Tenants begin to be affected by the depression in the housing market
In some areas, tenants are also experiencing problems as a result of the downturn in the housing market. This has come as a big surprise to many people because they thought they were immune to housing collapse because they had not obtained a mortgage. At the time, this seemed like a safe strategy. Many people assumed they were playing it safe by waiting to buy a home until the housing market stabilized.
Many renters in some areas are quickly discovering that they are not immune to housing problems after all. One of the most common problems is the fact that while tenants do not have a mortgage on their property, their owners do have a mortgage. If the landlord is unable to make his monthly mortgage payments due to rising interest rates and adjustable rate mortgages, the rental property could be in foreclosure.
When that happens, tenants could face eviction. In some cases, tenants have found that they only had 30 days to vacate properties that they had rented for quite some time. This has put a tremendous amount of stress on many tenants as they are suddenly struggling not only to find a new place to rent, but also to obtain the necessary cash to make rental deposits.
In other cases, tenants have been affected by rapidly rising rental prices. Nationwide, rental prices have started to rise. Currently, the worst places to rent due to rising rental prices are San Francisco and New York. Seattle, San Jose and Cleveland are also showing signs of rising rental rates. San Bernardino and San Diego are also not far behind.
One of the reasons that rents are increasing in these places is the fact that developers have not been able to build as many new apartment buildings. In heavily populated areas, this has resulted in high demand with little supply. When supply cannot keep up with demand, the natural result is an increase in prices. To make matters worse, an increasing number of former owners are selling their homes as a result of the real estate crisis or are being forced to abandon their homes due to foreclosures. They must have a place to go and rent is often the only viable option for these individuals and families, further increasing the demand for rentals.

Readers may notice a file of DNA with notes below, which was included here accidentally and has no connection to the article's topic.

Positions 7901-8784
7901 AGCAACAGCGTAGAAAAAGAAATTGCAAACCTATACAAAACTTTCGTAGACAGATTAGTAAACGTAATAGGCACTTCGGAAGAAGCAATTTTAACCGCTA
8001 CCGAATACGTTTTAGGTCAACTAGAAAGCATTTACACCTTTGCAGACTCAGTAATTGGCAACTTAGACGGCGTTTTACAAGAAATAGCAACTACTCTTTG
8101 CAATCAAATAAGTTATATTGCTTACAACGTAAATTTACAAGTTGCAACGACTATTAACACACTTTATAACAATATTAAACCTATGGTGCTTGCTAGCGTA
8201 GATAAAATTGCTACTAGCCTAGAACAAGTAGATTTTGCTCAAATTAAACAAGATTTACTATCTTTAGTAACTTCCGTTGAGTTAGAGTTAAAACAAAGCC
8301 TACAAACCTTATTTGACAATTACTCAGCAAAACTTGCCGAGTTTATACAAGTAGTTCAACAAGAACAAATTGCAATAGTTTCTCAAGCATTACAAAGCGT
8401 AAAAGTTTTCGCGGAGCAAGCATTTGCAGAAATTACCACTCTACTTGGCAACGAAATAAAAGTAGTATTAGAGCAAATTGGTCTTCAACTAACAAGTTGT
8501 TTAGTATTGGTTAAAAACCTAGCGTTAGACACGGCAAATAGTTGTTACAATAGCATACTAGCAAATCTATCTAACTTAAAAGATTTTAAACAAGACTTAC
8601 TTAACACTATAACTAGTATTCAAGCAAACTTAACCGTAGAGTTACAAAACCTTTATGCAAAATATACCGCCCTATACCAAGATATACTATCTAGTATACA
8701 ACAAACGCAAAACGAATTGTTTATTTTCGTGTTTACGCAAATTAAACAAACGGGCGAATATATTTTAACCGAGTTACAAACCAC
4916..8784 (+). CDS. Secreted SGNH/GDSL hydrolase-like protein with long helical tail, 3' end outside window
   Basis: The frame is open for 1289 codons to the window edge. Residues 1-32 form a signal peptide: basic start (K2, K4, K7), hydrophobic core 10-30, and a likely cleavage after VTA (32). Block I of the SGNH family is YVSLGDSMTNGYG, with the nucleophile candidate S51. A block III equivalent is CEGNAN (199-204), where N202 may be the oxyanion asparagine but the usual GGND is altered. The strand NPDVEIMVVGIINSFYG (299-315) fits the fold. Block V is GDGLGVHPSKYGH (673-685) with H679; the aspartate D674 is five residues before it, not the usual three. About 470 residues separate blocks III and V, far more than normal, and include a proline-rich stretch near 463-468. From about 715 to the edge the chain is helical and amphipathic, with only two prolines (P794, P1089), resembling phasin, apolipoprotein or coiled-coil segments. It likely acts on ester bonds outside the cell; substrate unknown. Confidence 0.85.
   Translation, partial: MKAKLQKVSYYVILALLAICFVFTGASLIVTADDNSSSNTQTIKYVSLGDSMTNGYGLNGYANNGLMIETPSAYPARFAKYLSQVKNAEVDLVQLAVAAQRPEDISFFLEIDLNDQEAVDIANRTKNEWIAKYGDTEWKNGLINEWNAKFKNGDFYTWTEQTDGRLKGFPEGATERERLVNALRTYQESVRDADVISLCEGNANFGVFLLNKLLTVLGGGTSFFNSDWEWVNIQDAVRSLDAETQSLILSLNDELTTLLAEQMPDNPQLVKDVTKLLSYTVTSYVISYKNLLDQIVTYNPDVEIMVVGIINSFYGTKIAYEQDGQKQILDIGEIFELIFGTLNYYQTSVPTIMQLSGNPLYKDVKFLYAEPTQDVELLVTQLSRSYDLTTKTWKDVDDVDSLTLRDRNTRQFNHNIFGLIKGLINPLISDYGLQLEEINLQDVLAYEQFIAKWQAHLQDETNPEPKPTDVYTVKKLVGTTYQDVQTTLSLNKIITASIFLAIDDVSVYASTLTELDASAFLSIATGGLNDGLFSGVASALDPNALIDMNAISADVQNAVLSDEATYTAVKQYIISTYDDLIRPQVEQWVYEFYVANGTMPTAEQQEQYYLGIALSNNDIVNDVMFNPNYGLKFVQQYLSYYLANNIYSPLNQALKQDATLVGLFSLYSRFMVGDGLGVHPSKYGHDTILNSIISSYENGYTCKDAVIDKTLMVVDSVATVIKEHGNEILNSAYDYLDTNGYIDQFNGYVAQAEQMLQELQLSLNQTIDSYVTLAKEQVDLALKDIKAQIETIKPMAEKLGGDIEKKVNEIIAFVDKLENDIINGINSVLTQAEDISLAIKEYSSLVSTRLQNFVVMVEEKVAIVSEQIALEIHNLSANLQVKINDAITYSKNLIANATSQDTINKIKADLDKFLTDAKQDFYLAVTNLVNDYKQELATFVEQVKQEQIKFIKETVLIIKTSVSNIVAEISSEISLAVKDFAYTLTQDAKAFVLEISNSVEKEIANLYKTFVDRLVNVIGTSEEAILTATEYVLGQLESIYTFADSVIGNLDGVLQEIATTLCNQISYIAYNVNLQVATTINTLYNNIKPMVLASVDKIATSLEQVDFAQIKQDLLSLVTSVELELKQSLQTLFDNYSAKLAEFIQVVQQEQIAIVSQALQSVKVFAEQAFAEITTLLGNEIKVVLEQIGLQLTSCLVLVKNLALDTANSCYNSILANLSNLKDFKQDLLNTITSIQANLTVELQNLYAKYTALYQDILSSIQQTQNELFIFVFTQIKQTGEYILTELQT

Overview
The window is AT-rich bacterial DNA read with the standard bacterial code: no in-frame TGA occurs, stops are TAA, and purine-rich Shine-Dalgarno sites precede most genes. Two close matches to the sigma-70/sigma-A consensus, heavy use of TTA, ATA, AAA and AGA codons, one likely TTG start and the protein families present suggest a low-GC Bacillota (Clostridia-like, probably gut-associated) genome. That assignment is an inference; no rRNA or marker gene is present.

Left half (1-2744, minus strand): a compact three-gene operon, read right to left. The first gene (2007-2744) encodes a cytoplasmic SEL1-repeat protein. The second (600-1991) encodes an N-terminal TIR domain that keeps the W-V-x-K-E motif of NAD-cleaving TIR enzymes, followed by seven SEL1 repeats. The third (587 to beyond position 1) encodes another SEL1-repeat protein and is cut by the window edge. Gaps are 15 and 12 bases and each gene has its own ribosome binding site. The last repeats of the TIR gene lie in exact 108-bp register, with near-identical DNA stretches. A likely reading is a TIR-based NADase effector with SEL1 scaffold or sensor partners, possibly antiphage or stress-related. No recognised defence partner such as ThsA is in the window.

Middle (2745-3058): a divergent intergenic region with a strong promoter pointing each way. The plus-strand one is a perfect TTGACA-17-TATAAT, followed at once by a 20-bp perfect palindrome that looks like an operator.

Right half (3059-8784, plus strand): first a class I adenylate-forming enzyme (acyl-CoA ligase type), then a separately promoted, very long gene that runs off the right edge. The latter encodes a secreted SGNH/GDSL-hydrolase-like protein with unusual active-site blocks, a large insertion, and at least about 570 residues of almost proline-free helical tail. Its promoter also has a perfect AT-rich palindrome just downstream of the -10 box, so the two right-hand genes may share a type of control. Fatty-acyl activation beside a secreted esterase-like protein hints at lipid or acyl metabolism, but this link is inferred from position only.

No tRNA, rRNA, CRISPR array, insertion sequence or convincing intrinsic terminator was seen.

Overall, the national rental vacancy rate has decreased by more than 10% in the past four years, clearly indicating that more people are renting properties today than before the 2005 housing boom. Nationwide, rents have also increased 14% during the same time period, as reported by the Census Bureau.
Several factors have contributed to the increase in the rental price rate. One of the biggest contributing factors to rising rental rates is the fact that more and more renters are waiting for home prices to drop before making a decision to buy. Many renters assume that home prices have yet to bottom out. For these tenants, it just doesn’t make sense to buy right now. Simply put, most tenants don’t want to find themselves in the same financial trouble that many landlords have suffered in the past two years.
There is also the fact that even buyers who would be willing to buy right now simply cannot because of the difficulty in qualifying for affordable mortgages. Following the collapse of the subprime market, many lenders have tightened restrictions and are now requesting not only good credit but excellent credit as well. The requirements for larger down payments have also increased, making it increasingly difficult for first-time home buyers to realize their dreams of owning a home.
The health of the rental market is being viewed with some concern due to the fact that the rental market actually has a strong impact on other sectors. The construction of apartment buildings, for example, is frequently affected by the health of the rental market.